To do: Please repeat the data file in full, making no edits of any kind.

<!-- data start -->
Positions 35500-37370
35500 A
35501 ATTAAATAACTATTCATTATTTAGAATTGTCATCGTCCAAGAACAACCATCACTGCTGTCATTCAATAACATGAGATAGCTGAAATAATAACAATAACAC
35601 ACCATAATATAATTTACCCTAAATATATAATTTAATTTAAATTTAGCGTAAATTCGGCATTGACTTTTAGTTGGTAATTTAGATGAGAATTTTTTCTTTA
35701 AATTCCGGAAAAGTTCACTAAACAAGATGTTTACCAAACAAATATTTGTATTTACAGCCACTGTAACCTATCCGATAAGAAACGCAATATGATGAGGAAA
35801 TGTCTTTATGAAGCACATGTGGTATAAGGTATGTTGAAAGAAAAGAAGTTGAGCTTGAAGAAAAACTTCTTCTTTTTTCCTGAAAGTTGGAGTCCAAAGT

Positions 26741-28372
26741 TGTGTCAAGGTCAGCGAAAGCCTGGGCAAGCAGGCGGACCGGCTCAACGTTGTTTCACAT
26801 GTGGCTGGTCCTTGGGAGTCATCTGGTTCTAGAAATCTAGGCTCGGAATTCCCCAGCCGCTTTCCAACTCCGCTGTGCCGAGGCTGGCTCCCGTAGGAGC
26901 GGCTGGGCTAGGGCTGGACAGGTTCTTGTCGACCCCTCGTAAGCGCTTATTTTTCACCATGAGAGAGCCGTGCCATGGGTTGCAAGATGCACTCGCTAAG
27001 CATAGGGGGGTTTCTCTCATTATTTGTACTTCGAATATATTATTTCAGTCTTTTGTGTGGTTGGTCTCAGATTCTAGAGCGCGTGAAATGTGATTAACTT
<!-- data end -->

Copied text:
Positions 35500-37370
35500 A
35501 ATTAAATAACTATTCATTATTTAGAATTGTCATCGTCCAAGAACAACCATCACTGCTGTCATTCAATAACATGAGATAGCTGAAATAATAACAATAACAC
35601 ACCATAATATAATTTACCCTAAATATATAATTTAATTTAAATTTAGCGTAAATTCGGCATTGACTTTTAGTTGGTAATTTAGATGAGAATTTTTTCTTTA
35701 AATTCCGGAAAAGTTCACTAAACAAGATGTTTACCAAACAAATATTTGTATTTACAGCCACTGTAACCTATCCGATAAGAAACGCAATATGATGAGGAAA
35801 TGTCTTTATGAAGCACATGTGGTATAAGGTATGTTGAAAGAAAAGAAGTTGAGCTTGAAGAAAAACTTCTTCTTTTTTCCTGAAAGTTGGAGTCCAAAGT

Positions 26741-28372
26741 TGTGTCAAGGTCAGCGAAAGCCTGGGCAAGCAGGCGGACCGGCTCAACGTTGTTTCACAT
26801 GTGGCTGGTCCTTGGGAGTCATCTGGTTCTAGAAATCTAGGCTCGGAATTCCCCAGCCGCTTTCCAACTCCGCTGTGCCGAGGCTGGCTCCCGTAGGAGC
26901 GGCTGGGCTAGGGCTGGACAGGTTCTTGTCGACCCCTCGTAAGCGCTTATTTTTCACCATGAGAGAGCCGTGCCATGGGTTGCAAGATGCACTCGCTAAG
27001 CATAGGGGGGTTTCTCTCATTATTTGTACTTCGAATATATTATTTCAGTCTTTTGTGTGGTTGGTCTCAGATTCTAGAGCGCGTGAAATGTGATTAACTT